This year’s Idaho Legislature is tackling issues of importance to Idahoans. I am confident we’ll see a balanced budget (as required) with a strong boost in education spending. Idaho individuals and businesses will receive substantial tax relief. There is a serious effort to expand health care coverage.
There are a couple of bills creeping forward that should be blocked. One is flat out unconstitutional under both the U.S. Constitution and Idaho Constitution. Another is just bad policy. Both will subject Idaho to national scorn. It is time for House members and, if necessary, Senate members to step up to the plate and defeat both measures.
The first is HB 461 by Rep. Paul Shepherd (R-Riggins). It purports to grant the Idaho Legislature the power to declare federal laws and court decisions unconstitutional and simply disregard those so deemed. This is violates Article VI, sec. 2 which has been part of the U.S. Constitution since 1787:
This Constitution, and the Laws of the United States which shall be made in Pursuance thereof; and all Treaties made, or which shall be made, under the Authority of the United States, shall be the supreme Law of the Land; and the Judges in every State shall be bound thereby, any Thing in the Constitution or Laws of any State to the Contrary notwithstanding.
That is the Supremacy Clause and it means that federal law, whether the U.S. Constitution, approved treaties, or law, either congressionally created or decreed by the courts, is the supreme law of the land. The U.S. Supreme Court has been deemed the final arbiter of what is constitutional since its decision in Marbury v. Madison in 1803.
Moreover, Article I, section 3 of the Idaho Constitution states: “The state of Idaho is an inseparable part of the American Union, and the Constitution of the United States is the supreme law of the land.” That connects the Idaho Constitution directly to the Supremacy Clause.
Rep. Shepherd was advised of all this last year by the Idaho Attorney General’s Office – but he continues to plow forward. Worse, the House State Affairs Committee voted last week to send this measure to the House floor.
Before this measure is considered on the House floor, legislators may want to review this section of the Attorney General’s letter to Rep. Shepherd:
Because the Constitution was formed by "[w]e the people," a single state cannot render a federal law void and of no effect. James Madison, a primary author of the Constitution, stated that a state's declaration that certain federal acts were null and void did not "annul the acts" because the attempted annulment came "from the Legislature only, which was not even a party to the Constitution." The Writings of James Madison 1819-1836 445 (Nabu Press 2013). Thus Madison concluded that there was "not a shadow of countenance to the doctrine of nullification." Id. at 587. Such declarations, in Madison's view, "are expressions of opinion, unaccompanied with any other effect than what they may produce on opinion by exciting reflection." Letters and Other Writings of James Madison 553 (Univ. Mich. 1865).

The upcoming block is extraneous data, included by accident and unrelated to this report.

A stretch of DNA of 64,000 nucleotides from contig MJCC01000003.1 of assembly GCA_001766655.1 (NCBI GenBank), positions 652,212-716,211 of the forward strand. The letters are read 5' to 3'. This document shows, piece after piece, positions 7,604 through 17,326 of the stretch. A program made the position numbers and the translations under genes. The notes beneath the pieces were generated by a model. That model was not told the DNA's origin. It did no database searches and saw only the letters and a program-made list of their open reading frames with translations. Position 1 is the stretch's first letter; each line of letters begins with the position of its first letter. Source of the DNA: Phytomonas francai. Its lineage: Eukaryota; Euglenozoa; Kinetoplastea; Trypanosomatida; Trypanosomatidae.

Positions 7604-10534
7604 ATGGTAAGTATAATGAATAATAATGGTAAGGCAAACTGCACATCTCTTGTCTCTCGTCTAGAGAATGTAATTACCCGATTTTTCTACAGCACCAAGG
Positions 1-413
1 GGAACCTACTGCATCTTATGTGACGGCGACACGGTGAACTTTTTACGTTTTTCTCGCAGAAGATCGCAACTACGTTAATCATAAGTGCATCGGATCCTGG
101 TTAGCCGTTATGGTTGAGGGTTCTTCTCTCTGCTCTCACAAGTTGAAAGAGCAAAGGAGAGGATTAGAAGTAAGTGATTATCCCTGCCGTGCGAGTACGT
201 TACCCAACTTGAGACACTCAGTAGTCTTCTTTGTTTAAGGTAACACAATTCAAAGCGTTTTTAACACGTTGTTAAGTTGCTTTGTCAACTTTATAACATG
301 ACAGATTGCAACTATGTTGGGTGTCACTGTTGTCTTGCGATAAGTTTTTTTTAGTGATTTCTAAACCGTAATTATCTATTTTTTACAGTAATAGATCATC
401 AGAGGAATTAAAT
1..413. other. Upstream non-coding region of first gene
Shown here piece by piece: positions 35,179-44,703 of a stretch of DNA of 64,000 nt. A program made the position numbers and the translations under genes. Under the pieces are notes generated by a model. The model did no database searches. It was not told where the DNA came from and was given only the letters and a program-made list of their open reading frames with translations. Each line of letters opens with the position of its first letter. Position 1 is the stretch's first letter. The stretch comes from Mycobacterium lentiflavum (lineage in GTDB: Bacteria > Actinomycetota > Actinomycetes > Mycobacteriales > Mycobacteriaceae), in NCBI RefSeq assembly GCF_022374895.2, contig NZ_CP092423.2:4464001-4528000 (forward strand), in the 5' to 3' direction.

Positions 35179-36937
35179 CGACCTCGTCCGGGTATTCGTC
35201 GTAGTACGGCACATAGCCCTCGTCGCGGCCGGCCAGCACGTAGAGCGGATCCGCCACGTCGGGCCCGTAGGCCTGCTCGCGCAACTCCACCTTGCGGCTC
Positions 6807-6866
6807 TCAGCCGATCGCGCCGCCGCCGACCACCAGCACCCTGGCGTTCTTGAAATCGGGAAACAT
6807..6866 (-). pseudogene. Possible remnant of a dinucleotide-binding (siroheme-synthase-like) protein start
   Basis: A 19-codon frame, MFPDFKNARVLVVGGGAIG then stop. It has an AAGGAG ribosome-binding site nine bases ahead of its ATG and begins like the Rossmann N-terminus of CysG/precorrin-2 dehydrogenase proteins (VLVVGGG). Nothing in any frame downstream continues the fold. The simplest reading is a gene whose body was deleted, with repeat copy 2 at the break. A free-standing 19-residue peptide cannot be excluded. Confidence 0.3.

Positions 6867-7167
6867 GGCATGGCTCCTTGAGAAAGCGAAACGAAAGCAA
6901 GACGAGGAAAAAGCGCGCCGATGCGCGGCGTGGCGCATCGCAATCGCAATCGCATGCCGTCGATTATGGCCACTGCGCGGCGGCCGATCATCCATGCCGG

Anyone who believes in original intent should vote “no” on this one.
The final measure I would like to comment on is the so-called Anti-Sharia law, HB 419. It is also up for floor consideration. Sponsored by Rep. Eric Redman (R-Athol), this measure declares that Idaho will not enforce foreign law that violates Idaho’s public policy where the foreign jurisdiction doesn’t grant rights equivalent to U.S. and Idaho requirements.
Last year, I spoke with conservative legal scholar and UCLA law professor Eugene Volokh about this measure and he shared the following, which is worth reiterating:
The bill would cause at least two serious problems: First, it would make judgments from almost all Western democracies, including major trading partners (Canada, England, France, Germany) unenforceable, because those countries don’t use civil jury trials. (The right to trial by jury in civil cases is a “fundamental right,” and would thus be covered by the bill. See, e.g., Farmer v. Loofbourrow, 75 Idaho 88, 94(1954)).
Second, it would require Idaho courts to ignore foreign divorce judgments from countries that use sex-discriminatory or religion-discriminatory rules, even when those divorce judgments involved citizens of those countries, and were gotten decades before those citizens moved to Idaho. That means that, for instance, an immigrant’s Idaho marriage to an Idaho citizen might be invalidated because her earlier divorce in her country of birth has to be ignored under the proposal.
Both HB 461 and HB 419 deserve to fail – one because it is unconstitutional and the second because it is simply unwise.